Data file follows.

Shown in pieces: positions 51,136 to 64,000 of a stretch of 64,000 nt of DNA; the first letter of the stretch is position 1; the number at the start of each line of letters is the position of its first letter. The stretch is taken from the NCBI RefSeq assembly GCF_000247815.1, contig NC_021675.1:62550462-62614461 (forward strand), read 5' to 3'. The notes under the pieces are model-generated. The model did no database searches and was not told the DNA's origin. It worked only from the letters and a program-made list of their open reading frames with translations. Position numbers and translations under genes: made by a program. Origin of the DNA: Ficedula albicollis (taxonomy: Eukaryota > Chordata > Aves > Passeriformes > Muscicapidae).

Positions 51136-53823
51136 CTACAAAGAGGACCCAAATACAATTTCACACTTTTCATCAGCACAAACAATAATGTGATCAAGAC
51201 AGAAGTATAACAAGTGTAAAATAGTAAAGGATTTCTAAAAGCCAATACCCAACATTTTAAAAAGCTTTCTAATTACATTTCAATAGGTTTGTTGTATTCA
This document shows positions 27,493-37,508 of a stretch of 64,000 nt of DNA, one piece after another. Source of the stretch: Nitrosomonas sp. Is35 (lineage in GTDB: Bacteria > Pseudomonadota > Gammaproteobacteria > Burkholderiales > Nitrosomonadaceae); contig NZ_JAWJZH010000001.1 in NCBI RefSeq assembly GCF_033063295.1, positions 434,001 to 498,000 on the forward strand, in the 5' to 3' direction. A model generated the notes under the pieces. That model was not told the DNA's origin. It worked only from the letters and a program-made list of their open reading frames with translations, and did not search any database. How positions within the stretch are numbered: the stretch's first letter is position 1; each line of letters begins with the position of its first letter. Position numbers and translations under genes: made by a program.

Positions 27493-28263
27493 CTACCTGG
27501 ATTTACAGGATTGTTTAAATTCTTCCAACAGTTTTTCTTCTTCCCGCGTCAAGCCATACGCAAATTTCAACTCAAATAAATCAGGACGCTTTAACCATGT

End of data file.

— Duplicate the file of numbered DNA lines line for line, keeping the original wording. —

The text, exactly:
Shown in pieces: positions 51,136 to 64,000 of a stretch of 64,000 nt of DNA; the first letter of the stretch is position 1; the number at the start of each line of letters is the position of its first letter. The stretch is taken from the NCBI RefSeq assembly GCF_000247815.1, contig NC_021675.1:62550462-62614461 (forward strand), read 5' to 3'. The notes under the pieces are model-generated. The model did no database searches and was not told the DNA's origin. It worked only from the letters and a program-made list of their open reading frames with translations. Position numbers and translations under genes: made by a program. Origin of the DNA: Ficedula albicollis (taxonomy: Eukaryota > Chordata > Aves > Passeriformes > Muscicapidae).

Positions 51136-53823
51136 CTACAAAGAGGACCCAAATACAATTTCACACTTTTCATCAGCACAAACAATAATGTGATCAAGAC
51201 AGAAGTATAACAAGTGTAAAATAGTAAAGGATTTCTAAAAGCCAATACCCAACATTTTAAAAAGCTTTCTAATTACATTTCAATAGGTTTGTTGTATTCA
This document shows positions 27,493-37,508 of a stretch of 64,000 nt of DNA, one piece after another. Source of the stretch: Nitrosomonas sp. Is35 (lineage in GTDB: Bacteria > Pseudomonadota > Gammaproteobacteria > Burkholderiales > Nitrosomonadaceae); contig NZ_JAWJZH010000001.1 in NCBI RefSeq assembly GCF_033063295.1, positions 434,001 to 498,000 on the forward strand, in the 5' to 3' direction. A model generated the notes under the pieces. That model was not told the DNA's origin. It worked only from the letters and a program-made list of their open reading frames with translations, and did not search any database. How positions within the stretch are numbered: the stretch's first letter is position 1; each line of letters begins with the position of its first letter. Position numbers and translations under genes: made by a program.

Positions 27493-28263
27493 CTACCTGG
27501 ATTTACAGGATTGTTTAAATTCTTCCAACAGTTTTTCTTCTTCCCGCGTCAAGCCATACGCAAATTTCAACTCAAATAAATCAGGACGCTTTAACCATGT